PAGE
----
Hence the NP's sweeping condemnation of the Lutheran tradition needs qualification. Luther and his Bultmannian successors were certainly wrong in their caricature of Judaism and wrong in attributing to Paul an understanding of sin's essence as keeping the law "too well." The tradition is not, however, wrong in its sense of the radicality with which Paul views the human plight ante Christum and the similar radicality of the divine action to redeem it. The tradition rightly perceived the essential theocentricity of Paul's thought, according to which "God accomplishes his [sic] (ultimately benevolent) purposes independently of human designs or activity and that, given the recalcitrance of the human heart, divine deliverance must be rooted in divine goodness and faithfulness, not in the merits of the delivered."38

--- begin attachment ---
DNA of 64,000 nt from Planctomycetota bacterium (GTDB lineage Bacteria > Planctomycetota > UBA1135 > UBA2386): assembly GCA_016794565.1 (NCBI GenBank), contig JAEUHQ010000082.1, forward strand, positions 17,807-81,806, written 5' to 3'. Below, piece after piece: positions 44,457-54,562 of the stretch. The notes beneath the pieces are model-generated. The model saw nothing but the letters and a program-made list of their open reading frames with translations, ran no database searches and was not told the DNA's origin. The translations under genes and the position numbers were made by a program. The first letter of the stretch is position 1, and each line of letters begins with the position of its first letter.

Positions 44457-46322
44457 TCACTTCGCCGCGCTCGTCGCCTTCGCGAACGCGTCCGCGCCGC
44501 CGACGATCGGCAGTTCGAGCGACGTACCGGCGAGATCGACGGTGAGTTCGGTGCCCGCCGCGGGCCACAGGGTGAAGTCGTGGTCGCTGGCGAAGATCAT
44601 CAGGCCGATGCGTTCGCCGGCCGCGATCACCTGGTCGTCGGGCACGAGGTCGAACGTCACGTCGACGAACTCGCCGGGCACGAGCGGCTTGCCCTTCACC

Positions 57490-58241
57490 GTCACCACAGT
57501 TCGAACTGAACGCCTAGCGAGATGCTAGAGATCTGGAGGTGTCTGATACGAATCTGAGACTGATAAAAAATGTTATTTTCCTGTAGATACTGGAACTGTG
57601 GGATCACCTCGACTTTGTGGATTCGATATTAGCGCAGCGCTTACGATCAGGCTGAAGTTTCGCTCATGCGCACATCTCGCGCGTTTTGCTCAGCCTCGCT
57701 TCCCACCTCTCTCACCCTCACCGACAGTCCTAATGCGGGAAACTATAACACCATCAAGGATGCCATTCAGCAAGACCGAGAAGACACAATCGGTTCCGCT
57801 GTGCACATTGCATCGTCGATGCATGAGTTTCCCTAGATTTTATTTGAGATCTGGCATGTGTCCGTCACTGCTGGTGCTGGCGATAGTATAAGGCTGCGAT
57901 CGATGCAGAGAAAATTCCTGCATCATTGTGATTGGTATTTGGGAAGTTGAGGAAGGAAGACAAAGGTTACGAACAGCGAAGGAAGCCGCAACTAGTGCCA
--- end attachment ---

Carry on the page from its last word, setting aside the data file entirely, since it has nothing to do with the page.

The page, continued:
If this is so, then equally due for nuancing is the NP's claim that in targeting "boasting" in "works of the law" (3:20, 27, 28; also, in the shortened phrase ex ergon 4:2; 9:11, 32; 11:6) Paul was primarily excluding an inflated sense of Jewish identity expressed especially in the prizing and observance of "identity markers," observances such as circumcision, food laws and keeping the Sabbath (cf. Features 4 and 5).39 In several contexts (Rom 2:17, 23; 3:27), Paul's references to "boasting" may at first sight suggest such an attitude, but other instances argue that "boast" has more to do with what one relies upon for salvation than an attitude toward others. One "boasts" in that upon which one's hope for salvation rests: whether that be (observance of) the "works of the law" or God's faithfulness and the righteousness graciously conferred upon believers-the only grounds for boasting in Paul's eyes (Rom 5:2, 3, 11; 8:10). What is wrong with going the way of "works of the law" is not primarily a national pride that refuses to recognize God's design to include the nations of the world within the promises of salvation. What is wrong is a refusal to admit what Paul has been at pains to show in Rom 2:1-3:20, that the way of the Torah has been undercut by Israel's being mired (despite possession of the Torah) in the sinful mass of humankind. Faith acknowledges all this to be the case, which is why faith and attempting to pursue the "works of the law" remain diametrically opposed for Paul.